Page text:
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the joy of laughter

the joy of laughter

by Judy
January 31, 2013 

There is nothing so delightful and beautiful as a shared laugh. For some reason, with my mother, when she does or says something funny or when I do or say something funny, we laugh together and that laughter creates its own laughter and then like a ball set in motion we find ourselves just laughing. It’s an infectious laughter that springs from deep inside, can bring tears to the eyes and a deep sense of oneness. Sometimes my mother will ask me, “Why are you laughing? “And I’ll say, “Because you are laughing,” as we no longer remember what that initial spark was that set us off and it doesn’t really matter – even that is funny.  This laughter could be compared to young children when they are playing together, being silly and just love laughing at almost anything. It’s similar and different because this is between two adults who have both lived and experienced a lot; had their fair share of suffering and know each other very well. Now something has been stripped away and released.

I don’t knew exactly why this happens; what the ingredients are between two people that create this kind of dynamic, but I do know it has happened with only a few people in my life. It’s like the underlying foundation in the relationship is one of joy and humor and delight.

In exploring deeper and going into this shared laughter, I realize as I look back that this is a new emergence in my relationship with my mother. It has definitely not always been there. For many years when I was younger, I would laugh with my mom for sure, but it wasn’t a prominent feature of our relationship. I often felt like I couldn’t quite let go with her. I think this is not an uncommon occurrence between parent and child. In my case, here were these two women, my mother and myself, coming from very different life experiences.  My mother, born during World War I from Jewish immigrants, lived through the depression, World War ll and then started a family. Her focus was initially on security and material gain and then working hard, giving to her husband and children and in later life, painting and traveling. She lived by certain codes of behavior, certain social values: the value of family above all else, friends and being a “good person.” Then I came into being, born post World War ll, already a recipient of the good life and thrown into a world with rapidly changing values. On one hand the focus was on caring for mankind, on fairness, equality and wanting to find a deeper meaning in life and at the same time the attention was on me, my inner world of feelings and thoughts.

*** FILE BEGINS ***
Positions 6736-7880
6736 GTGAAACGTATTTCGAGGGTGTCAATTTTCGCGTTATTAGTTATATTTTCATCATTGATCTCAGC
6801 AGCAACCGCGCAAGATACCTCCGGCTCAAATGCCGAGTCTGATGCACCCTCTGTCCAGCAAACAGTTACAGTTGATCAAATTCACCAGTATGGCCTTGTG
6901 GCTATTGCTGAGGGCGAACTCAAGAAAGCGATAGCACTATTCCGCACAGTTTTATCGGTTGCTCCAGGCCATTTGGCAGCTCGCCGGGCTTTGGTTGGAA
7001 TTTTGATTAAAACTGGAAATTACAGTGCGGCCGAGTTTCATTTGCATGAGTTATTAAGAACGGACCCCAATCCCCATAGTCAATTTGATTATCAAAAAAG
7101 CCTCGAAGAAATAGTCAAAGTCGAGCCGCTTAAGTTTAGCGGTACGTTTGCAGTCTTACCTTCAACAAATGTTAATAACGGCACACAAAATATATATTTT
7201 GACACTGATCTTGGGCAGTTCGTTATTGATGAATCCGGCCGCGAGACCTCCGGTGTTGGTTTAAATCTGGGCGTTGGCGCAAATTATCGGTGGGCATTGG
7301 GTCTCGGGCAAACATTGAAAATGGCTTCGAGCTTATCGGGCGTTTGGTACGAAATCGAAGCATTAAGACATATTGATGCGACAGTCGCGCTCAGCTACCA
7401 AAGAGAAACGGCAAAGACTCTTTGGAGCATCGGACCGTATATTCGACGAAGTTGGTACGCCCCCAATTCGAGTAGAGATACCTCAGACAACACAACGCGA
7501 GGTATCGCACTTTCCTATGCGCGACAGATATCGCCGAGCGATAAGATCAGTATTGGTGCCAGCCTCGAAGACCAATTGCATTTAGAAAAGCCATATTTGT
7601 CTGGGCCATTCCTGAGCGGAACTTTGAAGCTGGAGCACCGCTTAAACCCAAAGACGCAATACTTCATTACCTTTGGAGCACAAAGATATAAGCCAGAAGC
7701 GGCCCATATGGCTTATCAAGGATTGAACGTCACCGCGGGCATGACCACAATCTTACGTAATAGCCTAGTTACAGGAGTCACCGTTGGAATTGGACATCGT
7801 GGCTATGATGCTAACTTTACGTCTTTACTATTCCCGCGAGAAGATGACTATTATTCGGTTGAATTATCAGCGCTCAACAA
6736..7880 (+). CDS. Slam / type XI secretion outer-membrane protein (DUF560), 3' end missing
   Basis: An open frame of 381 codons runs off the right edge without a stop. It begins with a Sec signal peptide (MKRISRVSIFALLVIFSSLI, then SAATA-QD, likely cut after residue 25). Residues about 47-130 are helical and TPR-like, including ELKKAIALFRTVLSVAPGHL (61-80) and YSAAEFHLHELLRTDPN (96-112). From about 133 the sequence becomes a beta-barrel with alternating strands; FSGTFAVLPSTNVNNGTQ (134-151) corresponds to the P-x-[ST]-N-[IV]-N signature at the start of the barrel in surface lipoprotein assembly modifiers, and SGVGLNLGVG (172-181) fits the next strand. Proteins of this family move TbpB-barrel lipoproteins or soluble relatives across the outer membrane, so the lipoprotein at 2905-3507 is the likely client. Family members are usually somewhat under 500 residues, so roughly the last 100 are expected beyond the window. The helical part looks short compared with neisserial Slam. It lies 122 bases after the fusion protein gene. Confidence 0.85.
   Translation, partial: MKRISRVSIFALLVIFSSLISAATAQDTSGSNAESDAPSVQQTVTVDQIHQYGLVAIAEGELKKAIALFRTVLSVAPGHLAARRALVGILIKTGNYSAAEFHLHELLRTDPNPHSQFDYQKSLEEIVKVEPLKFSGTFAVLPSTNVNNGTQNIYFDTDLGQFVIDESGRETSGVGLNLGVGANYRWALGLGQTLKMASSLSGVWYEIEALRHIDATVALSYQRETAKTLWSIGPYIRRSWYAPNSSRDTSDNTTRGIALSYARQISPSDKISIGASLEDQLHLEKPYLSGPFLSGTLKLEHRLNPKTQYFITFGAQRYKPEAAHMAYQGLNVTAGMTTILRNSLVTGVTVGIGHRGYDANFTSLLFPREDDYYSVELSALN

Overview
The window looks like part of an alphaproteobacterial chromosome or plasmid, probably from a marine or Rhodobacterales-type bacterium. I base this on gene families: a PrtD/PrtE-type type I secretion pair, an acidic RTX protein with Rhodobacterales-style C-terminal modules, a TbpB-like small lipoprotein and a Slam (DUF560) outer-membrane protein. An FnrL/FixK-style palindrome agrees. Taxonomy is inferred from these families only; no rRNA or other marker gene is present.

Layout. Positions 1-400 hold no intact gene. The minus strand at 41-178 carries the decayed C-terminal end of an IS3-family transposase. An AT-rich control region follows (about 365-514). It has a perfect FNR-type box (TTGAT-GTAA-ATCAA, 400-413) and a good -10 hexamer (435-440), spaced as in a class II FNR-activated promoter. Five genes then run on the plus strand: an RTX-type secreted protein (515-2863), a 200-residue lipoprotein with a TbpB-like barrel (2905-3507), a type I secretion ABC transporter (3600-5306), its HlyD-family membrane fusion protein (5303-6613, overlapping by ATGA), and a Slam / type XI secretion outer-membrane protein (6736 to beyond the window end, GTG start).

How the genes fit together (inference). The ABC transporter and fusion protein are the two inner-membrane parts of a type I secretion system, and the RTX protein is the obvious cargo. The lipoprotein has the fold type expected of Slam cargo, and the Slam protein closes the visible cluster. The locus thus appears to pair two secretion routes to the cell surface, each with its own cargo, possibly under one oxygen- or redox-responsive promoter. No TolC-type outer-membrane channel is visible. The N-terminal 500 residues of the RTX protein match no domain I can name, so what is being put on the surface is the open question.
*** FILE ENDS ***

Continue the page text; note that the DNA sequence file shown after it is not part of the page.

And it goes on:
Our world views were different and for many years that difference created a kind of separation between us. I never quite fit how she wanted me to be and she never quite fit how I wanted her to be. For her, I was a bit of a mystery and “lost in the clouds” and for me, she was this dynamic woman, always on the go and not quite deep enough.

So what changed? Why is it that now all that has dropped away and we can just totally be with each other? I can see now that we both changed. Over the years– a softening, more tolerance, less criticism, more appreciation for each other... up until now when this change has gone even further. On my mom's side, the preoccupations, worry and need to keep everything in control have dropped and on my side, all the ideas of how I should be or how we should be have dropped.

So on both sides, there is a letting go, a relaxing and now we can enjoy each other’s sense of humor, “play” with each other, even kid each other in the lightest way. My mother is truly surrendered to her life conditions, allowing herself to be cared for and as Andrea so beautifully wrote in her last blog, “content to just be.” In that “just beingness” this playful “repartee”, can flower; this laughter that tickles the soul can be unleashed and so much love can be expressed. There is nowhere to go and nothing to do. And then there are these precious moments when we can just laugh in pure utter abandonment.

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